firefox 3.0 coming - with color management

Discussion in 'News' started by spritestress, Jun 13, 2008.

  1. The news reports indicate that Firefox 3.0 will be officially released next
    week, on Tuesday June 17, 2008.,147039-c,mozilla/article.html

    One of the most relevant reasons to install and use Firefox 3.0 is its
    support for ICC profile color managed image display.

    To enable Firefox 3.0 color management, do the following:

    - enter 'about:config' in the firefox address bar

    - type 'gfx' in the filter field to limit its display to relevant entries.

    - double click the - gfx.color_management.enabled - entry and its value will
    change to true.

    - double click the - gfx.color_management.display_profile - entry and a text
    input field will appear. Paste the file location string below, or another
    similar one with the desired ICC profile, into the field.

    C:\Program Files\Common Files\Adobe\Color\Profiles\Recommended\sRGB Color Space

    The profile file location above is only one of many possible locations for these
    files on a Windows machine. To locate them on your system, simply perform a file
    search for '*.icm' to generate a list of ICC profiles on your system.
  2. Anyone who shares their work online or sends clients to web-based galleries and proofs will still want to double check all of their work on a non-profiled browser. The vast majority of people are still a long, long way from viewing images with color management engaged. Even the people currently using Firefox, and inclined to keep it up to date, will not generally be aware of the rather cryptic process mentioned above. Why the FF dev guys don't expose this sort of thing through a pleasant GUI that non-nerds can actually use, I'll never know. It's one of the foibles of the open-source culture, I think.

    Still, this is indeed good news. If I pop open the laptop to show someone some work, it will be nice to know that I can point a browser at a gallery I've got somewhere, and not sweat over whether or not they were rendered in sRGB.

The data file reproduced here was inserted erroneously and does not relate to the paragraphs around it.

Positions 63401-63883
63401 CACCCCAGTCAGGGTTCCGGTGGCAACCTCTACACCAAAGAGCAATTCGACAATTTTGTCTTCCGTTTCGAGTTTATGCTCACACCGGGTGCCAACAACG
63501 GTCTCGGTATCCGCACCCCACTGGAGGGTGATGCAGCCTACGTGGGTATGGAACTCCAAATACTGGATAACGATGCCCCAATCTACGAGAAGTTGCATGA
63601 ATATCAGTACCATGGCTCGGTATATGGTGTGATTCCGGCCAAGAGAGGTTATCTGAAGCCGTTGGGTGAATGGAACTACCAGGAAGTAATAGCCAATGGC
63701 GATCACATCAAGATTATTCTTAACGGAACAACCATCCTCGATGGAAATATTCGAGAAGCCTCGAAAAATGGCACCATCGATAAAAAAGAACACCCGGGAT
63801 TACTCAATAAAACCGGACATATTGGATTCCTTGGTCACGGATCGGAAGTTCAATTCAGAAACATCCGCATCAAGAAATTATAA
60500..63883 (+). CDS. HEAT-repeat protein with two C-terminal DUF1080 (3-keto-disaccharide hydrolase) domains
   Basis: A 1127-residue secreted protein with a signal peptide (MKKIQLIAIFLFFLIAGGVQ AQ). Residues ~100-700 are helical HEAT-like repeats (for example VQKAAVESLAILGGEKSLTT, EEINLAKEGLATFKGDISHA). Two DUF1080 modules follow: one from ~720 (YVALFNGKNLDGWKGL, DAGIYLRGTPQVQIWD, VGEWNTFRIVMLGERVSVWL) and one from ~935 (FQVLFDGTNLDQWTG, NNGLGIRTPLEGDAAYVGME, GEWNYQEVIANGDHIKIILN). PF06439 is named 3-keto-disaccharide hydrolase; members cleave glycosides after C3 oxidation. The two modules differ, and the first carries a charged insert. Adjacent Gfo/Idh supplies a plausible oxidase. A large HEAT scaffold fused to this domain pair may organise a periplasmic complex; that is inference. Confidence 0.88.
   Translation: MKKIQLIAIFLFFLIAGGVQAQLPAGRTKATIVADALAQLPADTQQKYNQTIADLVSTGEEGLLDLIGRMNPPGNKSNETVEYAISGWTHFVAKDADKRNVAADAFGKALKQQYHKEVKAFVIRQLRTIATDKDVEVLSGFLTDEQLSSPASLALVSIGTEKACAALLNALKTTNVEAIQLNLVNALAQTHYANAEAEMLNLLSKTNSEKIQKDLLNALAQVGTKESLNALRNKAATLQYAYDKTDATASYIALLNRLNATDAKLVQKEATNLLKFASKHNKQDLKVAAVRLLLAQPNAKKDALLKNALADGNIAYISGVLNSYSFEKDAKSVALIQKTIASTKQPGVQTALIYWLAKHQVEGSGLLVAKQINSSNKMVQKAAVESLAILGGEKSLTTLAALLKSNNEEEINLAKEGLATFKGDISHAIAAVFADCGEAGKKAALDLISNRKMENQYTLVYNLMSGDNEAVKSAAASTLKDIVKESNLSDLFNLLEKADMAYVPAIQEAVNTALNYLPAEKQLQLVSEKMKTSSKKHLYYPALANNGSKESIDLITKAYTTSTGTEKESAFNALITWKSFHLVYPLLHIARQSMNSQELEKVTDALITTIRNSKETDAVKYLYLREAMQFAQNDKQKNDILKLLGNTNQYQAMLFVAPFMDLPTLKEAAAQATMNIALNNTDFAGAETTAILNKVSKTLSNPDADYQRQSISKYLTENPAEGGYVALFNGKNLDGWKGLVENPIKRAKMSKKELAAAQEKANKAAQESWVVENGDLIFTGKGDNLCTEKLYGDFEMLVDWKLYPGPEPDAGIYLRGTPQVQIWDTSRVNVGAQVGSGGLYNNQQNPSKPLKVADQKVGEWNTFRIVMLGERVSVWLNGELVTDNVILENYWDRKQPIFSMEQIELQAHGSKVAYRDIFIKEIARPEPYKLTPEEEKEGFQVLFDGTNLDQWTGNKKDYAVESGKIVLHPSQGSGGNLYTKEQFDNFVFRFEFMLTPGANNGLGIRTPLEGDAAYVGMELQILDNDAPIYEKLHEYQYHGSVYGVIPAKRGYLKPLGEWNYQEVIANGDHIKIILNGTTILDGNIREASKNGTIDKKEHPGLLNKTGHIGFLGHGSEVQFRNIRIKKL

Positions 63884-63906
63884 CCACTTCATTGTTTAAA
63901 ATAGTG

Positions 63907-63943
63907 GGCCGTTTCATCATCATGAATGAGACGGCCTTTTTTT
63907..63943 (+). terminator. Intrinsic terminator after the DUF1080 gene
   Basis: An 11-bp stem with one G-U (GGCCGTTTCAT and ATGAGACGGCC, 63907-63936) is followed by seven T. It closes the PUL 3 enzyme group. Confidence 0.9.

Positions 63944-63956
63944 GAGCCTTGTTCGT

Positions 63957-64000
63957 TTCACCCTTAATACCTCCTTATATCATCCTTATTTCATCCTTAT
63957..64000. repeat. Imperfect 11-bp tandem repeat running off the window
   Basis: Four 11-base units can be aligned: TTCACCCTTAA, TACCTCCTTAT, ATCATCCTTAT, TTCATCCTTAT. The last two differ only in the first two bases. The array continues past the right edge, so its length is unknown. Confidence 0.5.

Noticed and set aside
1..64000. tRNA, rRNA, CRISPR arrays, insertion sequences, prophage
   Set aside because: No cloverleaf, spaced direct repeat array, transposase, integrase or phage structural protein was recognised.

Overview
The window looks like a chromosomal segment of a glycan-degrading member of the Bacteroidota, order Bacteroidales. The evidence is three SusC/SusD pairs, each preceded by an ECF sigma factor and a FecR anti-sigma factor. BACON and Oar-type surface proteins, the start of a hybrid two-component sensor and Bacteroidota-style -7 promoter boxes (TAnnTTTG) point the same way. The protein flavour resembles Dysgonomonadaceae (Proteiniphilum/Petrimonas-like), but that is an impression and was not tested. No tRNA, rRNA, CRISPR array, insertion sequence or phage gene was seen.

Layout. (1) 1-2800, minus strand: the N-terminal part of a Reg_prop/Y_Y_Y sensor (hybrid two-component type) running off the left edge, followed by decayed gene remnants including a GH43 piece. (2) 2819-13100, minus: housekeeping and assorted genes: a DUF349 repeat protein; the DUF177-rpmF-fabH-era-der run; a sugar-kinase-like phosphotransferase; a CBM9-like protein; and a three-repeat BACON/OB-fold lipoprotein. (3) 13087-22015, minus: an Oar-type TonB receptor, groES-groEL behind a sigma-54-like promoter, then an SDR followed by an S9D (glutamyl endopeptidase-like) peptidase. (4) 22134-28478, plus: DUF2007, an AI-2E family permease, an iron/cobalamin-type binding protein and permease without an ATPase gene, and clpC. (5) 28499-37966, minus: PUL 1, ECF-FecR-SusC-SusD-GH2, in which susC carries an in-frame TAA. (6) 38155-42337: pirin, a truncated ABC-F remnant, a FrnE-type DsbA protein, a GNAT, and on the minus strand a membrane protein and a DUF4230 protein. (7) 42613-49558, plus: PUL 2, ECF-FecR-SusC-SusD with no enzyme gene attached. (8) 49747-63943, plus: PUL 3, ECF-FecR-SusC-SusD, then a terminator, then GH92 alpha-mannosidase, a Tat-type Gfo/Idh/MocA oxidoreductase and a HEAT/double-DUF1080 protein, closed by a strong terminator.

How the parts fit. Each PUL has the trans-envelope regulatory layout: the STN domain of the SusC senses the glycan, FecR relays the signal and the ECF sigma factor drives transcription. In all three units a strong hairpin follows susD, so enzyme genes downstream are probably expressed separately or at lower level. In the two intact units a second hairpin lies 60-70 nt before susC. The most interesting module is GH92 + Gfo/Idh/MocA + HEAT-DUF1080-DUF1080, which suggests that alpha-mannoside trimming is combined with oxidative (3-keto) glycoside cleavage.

3. There is also a plug-in available for Firefox 3.0 that provides a GUI interface for changing the color management settings.

    Even without the plug-in, the process for changing the settings, described in my original post, was accomplished in a few seconds.
  4. I believe Safari already has this feature.
  5. It's true, Paul, it does. And if you look through theads, here, you'll be shocked at how many people who work on a Mac, and prepare their own online images, and surf to them using Safari... end up being shocked at how horrible their work looks to most other people when then finally get on another machine for a look-see (the problem, of course, being images that aren't adaptd to the sRGB space). Having a browser that supports profiles isn't all it's cracked up to be... not until the vast majority of your intended audience ALSO has the same. In the meantime, you have to take the lowest common denominator into account.
  6. And what Matt said above is exactly why the feature is disabled by default and
    quietly tucked away through about:config for now.
  7. Not to insult Paul or anything, this post in NOT about Safari, its about Firefox, its kind of obvious as the post reads "Firefox 3.0"